THE PRIV'S HARDWARE DESIGN IS REALLY GREAT

    If you didn't know there was a keyboard here, I think you'd still be pretty impressed with the hardware. It has a curved 5.4-inch screen that feels nice and big without being unwieldy — even with the slider open. The back is really grippy without being tacky, thanks to a "glass-weave" finish that I really like. It feels solid and the slider opens and closes with a satisfyingsnick.

     
  4. BlackBerry Priv hands on

    THE PRIV'S PHYSICAL KEYBOARD IS GOOD

    The keyboard won't live up to the key clicking glory days you might remember with BlackBerrys of yore, because there’s not that much key travel. But it's still pretty good. It's actually almost hard to judge because there's literally no physical keyboard competition to compare it to anymore (unless you count the Typo). And yes, I know that you're probably faster with a glass touchscreen keyboard, but that's kind of not the point. It feels nice to type on a physical keyboard and it means you get to look at the whole screen when you're punching out a message.

     
  5. BlackBerry Priv hands on

    BLACKBERRY'S SOFTWARE IS FULL OF GOOD IDEAS, MIDDLING EXECUTION

    BlackBerry's privacy software, DTEK, is really smart at showing you the details of whether your phone is secure and also what your apps are doing. The little slide-in widget on the side is smarter than what Samsung does on the Galaxy S6 Edge. You can slide up from the home button to get access to three different apps. BlackBerry search is often more useful for on-device stuff than Google's.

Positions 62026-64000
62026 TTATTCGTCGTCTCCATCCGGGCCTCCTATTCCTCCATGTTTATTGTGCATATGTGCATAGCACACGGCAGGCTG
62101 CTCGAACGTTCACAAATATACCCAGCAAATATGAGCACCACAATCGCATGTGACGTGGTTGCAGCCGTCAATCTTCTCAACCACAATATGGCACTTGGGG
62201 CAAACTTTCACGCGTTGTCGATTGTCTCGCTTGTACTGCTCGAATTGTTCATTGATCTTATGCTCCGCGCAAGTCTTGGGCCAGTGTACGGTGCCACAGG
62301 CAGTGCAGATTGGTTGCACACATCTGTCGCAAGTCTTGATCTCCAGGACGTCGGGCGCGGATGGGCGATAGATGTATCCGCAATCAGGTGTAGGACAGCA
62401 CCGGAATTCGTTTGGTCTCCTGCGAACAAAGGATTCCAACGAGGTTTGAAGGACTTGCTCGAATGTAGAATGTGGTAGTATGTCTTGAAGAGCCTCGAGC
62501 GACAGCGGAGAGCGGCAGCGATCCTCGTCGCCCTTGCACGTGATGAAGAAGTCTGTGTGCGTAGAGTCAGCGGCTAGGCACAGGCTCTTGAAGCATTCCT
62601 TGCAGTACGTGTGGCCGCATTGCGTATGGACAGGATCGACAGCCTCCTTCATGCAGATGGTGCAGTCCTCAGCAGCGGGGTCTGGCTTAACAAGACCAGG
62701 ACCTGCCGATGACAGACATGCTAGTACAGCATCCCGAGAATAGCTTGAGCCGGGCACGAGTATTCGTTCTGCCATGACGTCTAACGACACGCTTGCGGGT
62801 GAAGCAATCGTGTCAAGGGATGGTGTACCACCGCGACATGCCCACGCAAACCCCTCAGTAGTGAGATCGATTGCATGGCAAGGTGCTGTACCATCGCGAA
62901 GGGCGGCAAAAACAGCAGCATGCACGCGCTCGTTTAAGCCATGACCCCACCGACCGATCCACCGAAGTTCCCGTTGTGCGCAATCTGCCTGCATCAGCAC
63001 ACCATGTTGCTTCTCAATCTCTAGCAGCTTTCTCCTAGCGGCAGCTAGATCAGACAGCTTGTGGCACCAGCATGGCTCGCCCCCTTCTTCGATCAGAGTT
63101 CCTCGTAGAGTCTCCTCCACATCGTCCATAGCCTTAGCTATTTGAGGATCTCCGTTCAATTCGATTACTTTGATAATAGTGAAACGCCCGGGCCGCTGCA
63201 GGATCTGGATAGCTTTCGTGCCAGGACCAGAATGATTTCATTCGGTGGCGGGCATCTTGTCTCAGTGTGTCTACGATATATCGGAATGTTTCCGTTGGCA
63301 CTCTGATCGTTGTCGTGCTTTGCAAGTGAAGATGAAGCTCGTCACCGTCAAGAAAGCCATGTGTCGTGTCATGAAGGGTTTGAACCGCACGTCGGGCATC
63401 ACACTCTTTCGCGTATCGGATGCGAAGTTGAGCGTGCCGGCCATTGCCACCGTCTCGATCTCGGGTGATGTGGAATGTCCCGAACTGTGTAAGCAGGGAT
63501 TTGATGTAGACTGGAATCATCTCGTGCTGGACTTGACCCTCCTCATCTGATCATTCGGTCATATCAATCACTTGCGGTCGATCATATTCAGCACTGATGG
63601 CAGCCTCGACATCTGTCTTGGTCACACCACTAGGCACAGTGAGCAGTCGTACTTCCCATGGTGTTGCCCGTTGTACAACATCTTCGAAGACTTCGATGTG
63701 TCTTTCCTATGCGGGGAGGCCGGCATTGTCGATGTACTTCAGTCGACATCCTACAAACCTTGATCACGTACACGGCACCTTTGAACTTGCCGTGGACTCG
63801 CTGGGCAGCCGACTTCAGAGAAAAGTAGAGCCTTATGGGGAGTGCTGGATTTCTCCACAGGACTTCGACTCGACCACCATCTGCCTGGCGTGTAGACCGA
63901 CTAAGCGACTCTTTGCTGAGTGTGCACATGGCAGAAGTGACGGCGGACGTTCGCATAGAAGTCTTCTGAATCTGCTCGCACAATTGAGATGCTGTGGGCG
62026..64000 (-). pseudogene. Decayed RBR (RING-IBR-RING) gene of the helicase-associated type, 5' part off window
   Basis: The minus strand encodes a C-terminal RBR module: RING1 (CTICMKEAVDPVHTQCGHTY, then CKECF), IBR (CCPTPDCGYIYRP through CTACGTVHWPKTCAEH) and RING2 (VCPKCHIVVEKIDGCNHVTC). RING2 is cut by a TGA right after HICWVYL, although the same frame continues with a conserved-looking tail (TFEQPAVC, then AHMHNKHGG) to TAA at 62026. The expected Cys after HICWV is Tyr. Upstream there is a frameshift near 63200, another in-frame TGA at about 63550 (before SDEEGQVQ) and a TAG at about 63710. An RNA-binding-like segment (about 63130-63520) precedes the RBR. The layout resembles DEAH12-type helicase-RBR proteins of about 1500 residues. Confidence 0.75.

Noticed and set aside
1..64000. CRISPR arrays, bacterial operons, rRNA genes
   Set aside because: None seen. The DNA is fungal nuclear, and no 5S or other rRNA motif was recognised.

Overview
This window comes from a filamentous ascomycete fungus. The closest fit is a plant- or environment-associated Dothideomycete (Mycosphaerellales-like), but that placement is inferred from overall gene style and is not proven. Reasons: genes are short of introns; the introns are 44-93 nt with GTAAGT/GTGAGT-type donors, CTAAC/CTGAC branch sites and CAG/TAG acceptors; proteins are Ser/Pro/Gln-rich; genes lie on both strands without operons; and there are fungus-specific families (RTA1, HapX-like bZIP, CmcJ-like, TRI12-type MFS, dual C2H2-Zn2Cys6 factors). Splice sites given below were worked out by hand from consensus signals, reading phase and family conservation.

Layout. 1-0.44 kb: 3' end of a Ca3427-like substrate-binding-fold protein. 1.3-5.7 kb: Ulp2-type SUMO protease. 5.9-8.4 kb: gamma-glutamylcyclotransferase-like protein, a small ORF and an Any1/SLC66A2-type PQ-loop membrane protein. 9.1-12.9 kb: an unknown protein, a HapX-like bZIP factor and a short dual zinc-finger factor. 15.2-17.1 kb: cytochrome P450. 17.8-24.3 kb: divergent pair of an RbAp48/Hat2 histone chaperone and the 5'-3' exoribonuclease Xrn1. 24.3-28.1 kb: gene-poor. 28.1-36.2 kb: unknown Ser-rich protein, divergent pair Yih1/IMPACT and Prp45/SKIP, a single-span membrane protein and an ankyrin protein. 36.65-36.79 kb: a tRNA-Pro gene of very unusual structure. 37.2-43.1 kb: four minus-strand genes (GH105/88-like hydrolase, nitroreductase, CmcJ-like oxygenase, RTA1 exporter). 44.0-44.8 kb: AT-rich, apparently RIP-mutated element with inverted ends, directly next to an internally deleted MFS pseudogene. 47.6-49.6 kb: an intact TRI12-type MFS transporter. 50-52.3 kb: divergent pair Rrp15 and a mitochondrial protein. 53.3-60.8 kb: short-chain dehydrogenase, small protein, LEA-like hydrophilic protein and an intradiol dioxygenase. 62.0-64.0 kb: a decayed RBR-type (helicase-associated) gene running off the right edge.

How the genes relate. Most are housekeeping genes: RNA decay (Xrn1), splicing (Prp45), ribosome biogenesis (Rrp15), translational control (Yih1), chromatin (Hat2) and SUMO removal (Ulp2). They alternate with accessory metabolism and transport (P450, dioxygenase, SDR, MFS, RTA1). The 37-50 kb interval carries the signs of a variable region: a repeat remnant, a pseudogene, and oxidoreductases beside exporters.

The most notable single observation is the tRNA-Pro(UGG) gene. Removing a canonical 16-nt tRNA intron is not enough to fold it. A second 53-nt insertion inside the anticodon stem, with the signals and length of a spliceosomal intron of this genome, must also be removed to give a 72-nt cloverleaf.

But then there's the BlackBerry Hub, which is supposed to be an everything-in-one solution for your email, BBM messages, SMS, tweets, and calls. The idea of a super powerful and customizable super messaging app is really smart — but it's also really hard. And for a variety of reasons, BlackBerry just didn't pull it off. It's too confusing and not as good as your other email, twitter, and SMS apps are on their own.

    Also, those aforementioned bugs really need to get squashed.

     
  6. BlackBerry Priv hands on